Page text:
I come from Northern California where I grew beautiful roses. The climate in Hawaii is so much warmer, I am wondering if I can still grow good roses in the tropics. Thanks for your help, enjoy your column.
Roses indeed are associated with cool climates like San Francisco, Portland and even England. They will, however, do well in a variety of climates here in Hawaii.
The early missionaries brought the old-fashioned type roses to the islands. Roses can flower throughout the year in the warmer, sea level climates. They can also be in continuous bloom in the cooler mauka (mountain) communities.
In order to reap the benefit of these beautiful flowers, some care must be invested when growing and maintaining the plants.
Here are a few essential points to consider:
— Roses require at least six hours of sun each day, well-drained soil, and adequate protection from strong, continuous winds. Rose bushes grown with less sunlight than six hours will tend to be tall and leggy with fewer blossoms.
— Roses will benefit from mulch, at least four to six inches. This reduces the temperature of the root environment, helps to control weeds, supplies nutrients to the ground and improves the physical characteristics of the soil. A fertilization program should be guided by a soil analysis.
For more information on nutrition and other rose topics, contact the University of Hawaii College of Tropical Agriculture and Human Resources Office. An old, but good publication, “Rose Growing in Hawaii,” is available online.
When growing roses, they will not be free of pests.
Rose beetles are a frequent and serious pest of roses. These critters come out after sunset and chew on the leaves. Tiny spider mites, aphids, thrips and grasshoppers will also trouble the plants.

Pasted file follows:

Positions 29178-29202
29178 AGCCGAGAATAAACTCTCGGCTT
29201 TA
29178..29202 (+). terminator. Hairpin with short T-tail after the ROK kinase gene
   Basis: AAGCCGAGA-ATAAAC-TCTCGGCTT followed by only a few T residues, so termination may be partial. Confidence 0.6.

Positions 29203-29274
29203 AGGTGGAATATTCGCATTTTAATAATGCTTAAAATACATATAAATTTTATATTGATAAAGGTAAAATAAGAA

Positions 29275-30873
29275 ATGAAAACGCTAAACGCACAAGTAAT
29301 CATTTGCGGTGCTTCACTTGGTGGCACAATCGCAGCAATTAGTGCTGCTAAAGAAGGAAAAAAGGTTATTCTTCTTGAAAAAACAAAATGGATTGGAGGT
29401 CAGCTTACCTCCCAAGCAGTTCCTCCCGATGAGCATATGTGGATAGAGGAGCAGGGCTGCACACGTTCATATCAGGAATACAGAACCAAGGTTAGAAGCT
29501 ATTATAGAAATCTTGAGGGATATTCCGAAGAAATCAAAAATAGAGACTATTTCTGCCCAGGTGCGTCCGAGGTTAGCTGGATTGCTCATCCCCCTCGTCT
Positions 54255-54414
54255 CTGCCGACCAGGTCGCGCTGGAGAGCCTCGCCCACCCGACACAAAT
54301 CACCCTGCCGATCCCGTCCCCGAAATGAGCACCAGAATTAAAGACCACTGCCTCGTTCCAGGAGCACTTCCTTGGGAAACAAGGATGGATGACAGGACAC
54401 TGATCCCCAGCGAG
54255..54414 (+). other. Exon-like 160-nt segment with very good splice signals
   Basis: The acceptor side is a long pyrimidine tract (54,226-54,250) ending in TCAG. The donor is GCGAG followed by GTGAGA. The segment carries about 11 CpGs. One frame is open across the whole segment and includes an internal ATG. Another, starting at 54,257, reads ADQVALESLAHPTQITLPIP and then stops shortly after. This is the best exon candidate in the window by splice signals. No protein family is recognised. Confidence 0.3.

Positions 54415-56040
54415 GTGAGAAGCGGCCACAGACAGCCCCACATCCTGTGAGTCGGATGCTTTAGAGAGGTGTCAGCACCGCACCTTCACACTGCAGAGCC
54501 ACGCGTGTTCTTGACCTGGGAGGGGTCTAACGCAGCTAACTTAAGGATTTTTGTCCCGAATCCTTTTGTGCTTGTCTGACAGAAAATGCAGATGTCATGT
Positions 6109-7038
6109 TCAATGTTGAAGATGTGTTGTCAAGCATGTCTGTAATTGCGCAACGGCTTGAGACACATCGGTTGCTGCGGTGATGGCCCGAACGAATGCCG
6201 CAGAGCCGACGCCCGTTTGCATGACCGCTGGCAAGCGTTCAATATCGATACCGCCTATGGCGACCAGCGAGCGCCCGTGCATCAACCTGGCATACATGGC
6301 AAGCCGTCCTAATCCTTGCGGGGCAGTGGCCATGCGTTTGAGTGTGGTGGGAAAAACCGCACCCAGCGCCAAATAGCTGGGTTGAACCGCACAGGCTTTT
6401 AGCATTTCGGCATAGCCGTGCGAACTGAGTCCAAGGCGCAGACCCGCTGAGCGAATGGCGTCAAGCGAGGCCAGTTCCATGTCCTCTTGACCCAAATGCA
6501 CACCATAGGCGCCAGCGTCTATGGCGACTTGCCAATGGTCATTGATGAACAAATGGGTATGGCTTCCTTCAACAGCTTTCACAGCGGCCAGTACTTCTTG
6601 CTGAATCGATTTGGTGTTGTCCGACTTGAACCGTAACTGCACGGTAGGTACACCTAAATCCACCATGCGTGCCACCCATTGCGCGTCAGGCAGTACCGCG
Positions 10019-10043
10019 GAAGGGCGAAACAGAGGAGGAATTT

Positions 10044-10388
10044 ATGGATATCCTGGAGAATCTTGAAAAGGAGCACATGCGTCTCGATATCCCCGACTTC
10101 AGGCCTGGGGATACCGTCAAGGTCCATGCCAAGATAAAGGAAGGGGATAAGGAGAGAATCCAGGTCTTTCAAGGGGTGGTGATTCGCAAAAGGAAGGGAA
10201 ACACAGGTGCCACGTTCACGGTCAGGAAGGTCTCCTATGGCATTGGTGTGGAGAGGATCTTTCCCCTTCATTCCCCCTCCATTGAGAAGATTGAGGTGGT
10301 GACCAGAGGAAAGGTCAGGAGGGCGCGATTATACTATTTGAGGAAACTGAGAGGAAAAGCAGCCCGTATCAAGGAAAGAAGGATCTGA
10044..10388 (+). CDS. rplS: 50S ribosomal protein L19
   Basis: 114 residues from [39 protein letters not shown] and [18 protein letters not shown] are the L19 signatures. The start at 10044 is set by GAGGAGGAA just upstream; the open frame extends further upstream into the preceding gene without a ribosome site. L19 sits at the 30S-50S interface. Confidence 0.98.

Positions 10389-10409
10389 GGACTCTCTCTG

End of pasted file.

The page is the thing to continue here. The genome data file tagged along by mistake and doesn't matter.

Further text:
Diseases like powdery mildew, black spot and rust are common.
The rust appears on the underside of the leave as powdery pustules of bright orange spores.
For more information on pests and diseases in the garden, visit my website at gardenguyhawaii.com
Aloha, Nick: I had a nice crop of tomatoes this year, but when I harvested them they were not ripe at the top. The top part was usually yellow while the rest was nice and red. I’ve left some on the vine hoping that this area would eventually turn red, but it doesn’t.
Your tomatoes have a physiological disorder called yellow shoulder, also known as green shoulder. As you described, it is when the stem end of a tomato, known as the shoulder, remains green or yellow, and even whitish, while the rest of the fruit ripens. The shoulder area may also be noticeably harder than the rest of the fruit.
Here are three potential causes:
1. Environmental: The disorder can occur when high temperatures, above 90 F, remain for a prolonged period and the fruit receives too much direct sun exposure.
2. Nutritional: It can be triggered by insufficient potassium and a soil pH above 6.7.
3. Varietal: Because many hybrid tomatoes have been bred to alleviate this problem, the newer hybrid varieties are less prone to the yellow shoulder disorder. Unfortunately the problem is prevalent in the heirloom varieties.
Switching to another variety is one solution. If needed, apply additional potassium. Creating some partial shade cover during hot weather will also help.
Letting the fruit hang longer on the vine in order for the fruit to color will not help and can increase the potential for rot.
What do the numbers on a fertilizer package mean?
All fertilizer packages have three numbers printed on them, for example, 10-15-5. These numbers represent the percentage of the three primary plant nutrients — nitrogen, phosphorus and potassium. In this example, the fertilizer would contain 10 percent nitrogen, 15 percent phosphorus and 5 percent potassium. This is important since various plants and different situations require distinct types of fertilizer.
Hilo resident Nick Sakovich is a professor emeritus of the University of California. He has worked in the field of agriculture for 30 years. Email your questions to Sakovich at firstname.lastname@example.org.